Dieing Intestate

What Does Dying Intestate Mean?

Most people understand that having some sort of an estate plan is a good thing. However, many of us do not take the first steps to get that estate plan in place because we do not understand the consequences of passing away without a will or trust (which is called intestacy).

If you die intestate, much (if not all) of your property will go through probate.  Probate can be looked at as the court-supervised process to transfer assets after your death.  What you owned, what you owed, and who got what can become a public record. Your mortgage company, car loan company, and credit card companies will all seek payment on balances you owed at the time of your death.

After that, state law will decide who gets what and when.  For example, if your only heirs are your two children and you have not provided any instructions, state law will mandate divvying up proceeds equally.  If one or both of these children are under the age of 18, the court will appoint a conservator to manage their money until they turn 18.  The conservator can charge a lot of money for their services and can be a total stranger. 

When a child turns 18 he or she will gain full access to the inheritance – which is usually far too young to responsibly manage the inheritance.  And if you die without a valid will, the court, not you, will decide who gets appointed guardian to raise your minor child.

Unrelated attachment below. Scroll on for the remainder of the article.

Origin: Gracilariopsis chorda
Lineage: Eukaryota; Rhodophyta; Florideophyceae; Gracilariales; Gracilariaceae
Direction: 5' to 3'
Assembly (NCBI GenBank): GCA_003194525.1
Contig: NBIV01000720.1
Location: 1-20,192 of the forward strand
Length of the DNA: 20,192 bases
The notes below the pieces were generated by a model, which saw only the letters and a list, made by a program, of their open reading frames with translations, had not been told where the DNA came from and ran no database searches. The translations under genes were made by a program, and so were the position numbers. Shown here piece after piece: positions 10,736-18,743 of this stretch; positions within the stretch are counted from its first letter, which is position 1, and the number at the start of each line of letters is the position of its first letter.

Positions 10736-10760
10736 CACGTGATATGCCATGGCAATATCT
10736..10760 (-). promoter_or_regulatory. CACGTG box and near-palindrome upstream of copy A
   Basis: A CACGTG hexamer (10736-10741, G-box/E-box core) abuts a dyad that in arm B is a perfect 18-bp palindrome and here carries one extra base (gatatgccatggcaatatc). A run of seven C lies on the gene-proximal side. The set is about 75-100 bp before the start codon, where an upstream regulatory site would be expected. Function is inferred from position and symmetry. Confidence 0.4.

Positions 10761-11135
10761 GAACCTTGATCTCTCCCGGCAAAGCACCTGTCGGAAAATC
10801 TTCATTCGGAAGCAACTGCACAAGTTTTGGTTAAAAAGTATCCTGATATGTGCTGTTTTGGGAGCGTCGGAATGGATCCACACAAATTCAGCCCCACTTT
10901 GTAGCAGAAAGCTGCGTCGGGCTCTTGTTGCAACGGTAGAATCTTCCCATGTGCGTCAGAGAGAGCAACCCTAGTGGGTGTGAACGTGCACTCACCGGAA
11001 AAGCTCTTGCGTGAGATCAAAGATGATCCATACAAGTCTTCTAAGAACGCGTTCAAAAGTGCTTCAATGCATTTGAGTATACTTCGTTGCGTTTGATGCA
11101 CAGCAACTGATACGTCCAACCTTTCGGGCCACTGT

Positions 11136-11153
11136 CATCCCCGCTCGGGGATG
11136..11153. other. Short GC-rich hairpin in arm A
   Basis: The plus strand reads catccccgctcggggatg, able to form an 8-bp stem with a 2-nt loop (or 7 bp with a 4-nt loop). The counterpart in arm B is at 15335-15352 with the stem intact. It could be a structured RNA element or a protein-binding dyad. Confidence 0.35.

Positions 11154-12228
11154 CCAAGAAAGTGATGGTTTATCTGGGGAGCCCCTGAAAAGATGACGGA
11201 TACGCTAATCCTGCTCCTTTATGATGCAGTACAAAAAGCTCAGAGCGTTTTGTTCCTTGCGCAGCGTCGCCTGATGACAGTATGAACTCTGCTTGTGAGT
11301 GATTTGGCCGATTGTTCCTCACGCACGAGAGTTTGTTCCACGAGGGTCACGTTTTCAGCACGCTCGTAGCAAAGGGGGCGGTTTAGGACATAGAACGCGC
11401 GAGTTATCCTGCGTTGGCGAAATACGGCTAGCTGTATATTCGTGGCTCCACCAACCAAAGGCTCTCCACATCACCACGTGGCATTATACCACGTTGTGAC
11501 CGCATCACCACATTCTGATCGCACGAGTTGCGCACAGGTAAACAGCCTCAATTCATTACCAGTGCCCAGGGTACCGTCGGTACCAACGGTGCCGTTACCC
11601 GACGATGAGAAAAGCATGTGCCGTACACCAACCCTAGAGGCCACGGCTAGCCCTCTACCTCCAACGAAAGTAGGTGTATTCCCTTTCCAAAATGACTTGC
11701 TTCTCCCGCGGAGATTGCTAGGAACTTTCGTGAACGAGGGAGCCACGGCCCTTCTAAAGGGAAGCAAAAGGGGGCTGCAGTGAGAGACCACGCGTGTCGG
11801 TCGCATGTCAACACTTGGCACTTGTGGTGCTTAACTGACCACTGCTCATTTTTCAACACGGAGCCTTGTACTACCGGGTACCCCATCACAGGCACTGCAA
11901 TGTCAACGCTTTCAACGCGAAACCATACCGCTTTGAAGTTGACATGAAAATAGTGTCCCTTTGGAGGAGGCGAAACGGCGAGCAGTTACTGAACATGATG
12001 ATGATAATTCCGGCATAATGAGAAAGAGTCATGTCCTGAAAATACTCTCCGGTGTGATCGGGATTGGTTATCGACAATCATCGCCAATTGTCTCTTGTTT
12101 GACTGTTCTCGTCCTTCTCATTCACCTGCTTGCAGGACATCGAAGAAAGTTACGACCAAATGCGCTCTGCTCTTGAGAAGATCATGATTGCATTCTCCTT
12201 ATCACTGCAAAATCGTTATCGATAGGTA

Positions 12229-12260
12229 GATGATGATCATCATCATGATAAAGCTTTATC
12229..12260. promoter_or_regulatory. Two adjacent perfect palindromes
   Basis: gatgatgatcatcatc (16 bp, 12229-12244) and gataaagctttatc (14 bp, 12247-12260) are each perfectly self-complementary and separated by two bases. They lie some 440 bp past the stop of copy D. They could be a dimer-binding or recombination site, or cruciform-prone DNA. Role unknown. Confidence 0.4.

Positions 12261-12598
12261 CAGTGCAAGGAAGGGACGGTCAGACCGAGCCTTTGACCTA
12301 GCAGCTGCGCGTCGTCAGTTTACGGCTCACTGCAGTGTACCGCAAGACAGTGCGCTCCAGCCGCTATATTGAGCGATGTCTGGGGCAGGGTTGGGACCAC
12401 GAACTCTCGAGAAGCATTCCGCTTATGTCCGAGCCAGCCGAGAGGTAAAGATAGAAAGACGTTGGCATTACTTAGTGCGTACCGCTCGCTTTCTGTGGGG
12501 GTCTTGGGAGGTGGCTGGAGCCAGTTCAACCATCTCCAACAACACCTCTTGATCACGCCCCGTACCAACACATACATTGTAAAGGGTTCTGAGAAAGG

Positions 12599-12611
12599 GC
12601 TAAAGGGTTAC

An alternative to intestacy is a properly funded trust. Accounts and property owned by the trust are not subject to the probate process. In the trust, you will have named a trusted individual (trustee) to manage your affairs with specific instructions on how your accounts and property should be dispersed and when. 

You do still need a will to get any accounts or property inadvertently or intentionally left out of your trust into the name of the trust. You will also still need a will to name guardians for a minor child.

The bottom line? A trust allows you to maintain control of your accounts and property through your chosen trustee, avoid probate, and leave specific instructions so that your children are taken care of.

Contact us for help.